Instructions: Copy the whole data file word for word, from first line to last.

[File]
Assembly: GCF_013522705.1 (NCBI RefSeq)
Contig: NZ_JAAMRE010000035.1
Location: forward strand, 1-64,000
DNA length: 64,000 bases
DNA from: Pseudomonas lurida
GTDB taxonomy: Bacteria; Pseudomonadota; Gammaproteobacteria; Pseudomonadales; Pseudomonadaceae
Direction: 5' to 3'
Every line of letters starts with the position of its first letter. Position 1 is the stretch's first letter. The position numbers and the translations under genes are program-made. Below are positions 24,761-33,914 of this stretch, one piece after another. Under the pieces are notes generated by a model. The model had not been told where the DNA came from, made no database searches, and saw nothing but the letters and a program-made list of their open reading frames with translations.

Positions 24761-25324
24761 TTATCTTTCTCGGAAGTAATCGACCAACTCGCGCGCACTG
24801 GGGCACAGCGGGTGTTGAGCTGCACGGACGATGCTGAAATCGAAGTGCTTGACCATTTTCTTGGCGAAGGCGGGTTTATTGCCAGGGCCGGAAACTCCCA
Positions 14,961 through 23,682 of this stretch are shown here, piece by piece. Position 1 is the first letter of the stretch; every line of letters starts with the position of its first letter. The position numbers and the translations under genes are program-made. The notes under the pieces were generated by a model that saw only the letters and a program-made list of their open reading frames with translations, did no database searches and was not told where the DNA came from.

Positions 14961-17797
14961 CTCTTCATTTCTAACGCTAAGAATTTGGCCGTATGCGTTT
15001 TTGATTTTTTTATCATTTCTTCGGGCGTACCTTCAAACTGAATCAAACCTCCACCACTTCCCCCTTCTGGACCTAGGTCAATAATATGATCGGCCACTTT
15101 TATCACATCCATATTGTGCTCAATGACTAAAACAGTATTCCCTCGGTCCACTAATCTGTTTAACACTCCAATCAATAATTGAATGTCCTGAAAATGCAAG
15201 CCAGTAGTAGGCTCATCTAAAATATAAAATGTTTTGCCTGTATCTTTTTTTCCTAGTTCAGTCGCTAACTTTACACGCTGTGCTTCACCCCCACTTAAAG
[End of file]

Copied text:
Assembly: GCF_013522705.1 (NCBI RefSeq)
Contig: NZ_JAAMRE010000035.1
Location: forward strand, 1-64,000
DNA length: 64,000 bases
DNA from: Pseudomonas lurida
GTDB taxonomy: Bacteria; Pseudomonadota; Gammaproteobacteria; Pseudomonadales; Pseudomonadaceae
Direction: 5' to 3'
Every line of letters starts with the position of its first letter. Position 1 is the stretch's first letter. The position numbers and the translations under genes are program-made. Below are positions 24,761-33,914 of this stretch, one piece after another. Under the pieces are notes generated by a model. The model had not been told where the DNA came from, made no database searches, and saw nothing but the letters and a program-made list of their open reading frames with translations.

Positions 24761-25324
24761 TTATCTTTCTCGGAAGTAATCGACCAACTCGCGCGCACTG
24801 GGGCACAGCGGGTGTTGAGCTGCACGGACGATGCTGAAATCGAAGTGCTTGACCATTTTCTTGGCGAAGGCGGGTTTATTGCCAGGGCCGGAAACTCCCA
Positions 14,961 through 23,682 of this stretch are shown here, piece by piece. Position 1 is the first letter of the stretch; every line of letters starts with the position of its first letter. The position numbers and the translations under genes are program-made. The notes under the pieces were generated by a model that saw only the letters and a program-made list of their open reading frames with translations, did no database searches and was not told where the DNA came from.

Positions 14961-17797
14961 CTCTTCATTTCTAACGCTAAGAATTTGGCCGTATGCGTTT
15001 TTGATTTTTTTATCATTTCTTCGGGCGTACCTTCAAACTGAATCAAACCTCCACCACTTCCCCCTTCTGGACCTAGGTCAATAATATGATCGGCCACTTT
15101 TATCACATCCATATTGTGCTCAATGACTAAAACAGTATTCCCTCGGTCCACTAATCTGTTTAACACTCCAATCAATAATTGAATGTCCTGAAAATGCAAG
15201 CCAGTAGTAGGCTCATCTAAAATATAAAATGTTTTGCCTGTATCTTTTTTTCCTAGTTCAGTCGCTAACTTTACACGCTGTGCTTCACCCCCACTTAAAG